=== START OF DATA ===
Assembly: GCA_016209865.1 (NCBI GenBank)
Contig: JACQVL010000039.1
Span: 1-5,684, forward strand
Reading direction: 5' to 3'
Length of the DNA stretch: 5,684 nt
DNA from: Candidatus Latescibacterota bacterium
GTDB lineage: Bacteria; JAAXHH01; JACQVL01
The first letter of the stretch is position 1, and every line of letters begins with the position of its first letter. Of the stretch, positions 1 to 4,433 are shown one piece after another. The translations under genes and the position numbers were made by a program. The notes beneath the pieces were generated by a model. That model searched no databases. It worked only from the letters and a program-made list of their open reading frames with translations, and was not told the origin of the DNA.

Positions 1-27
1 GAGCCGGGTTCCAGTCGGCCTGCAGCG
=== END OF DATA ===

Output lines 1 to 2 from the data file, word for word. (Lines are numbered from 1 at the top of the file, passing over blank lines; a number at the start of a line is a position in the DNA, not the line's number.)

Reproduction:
Assembly: GCA_016209865.1 (NCBI GenBank)
Contig: JACQVL010000039.1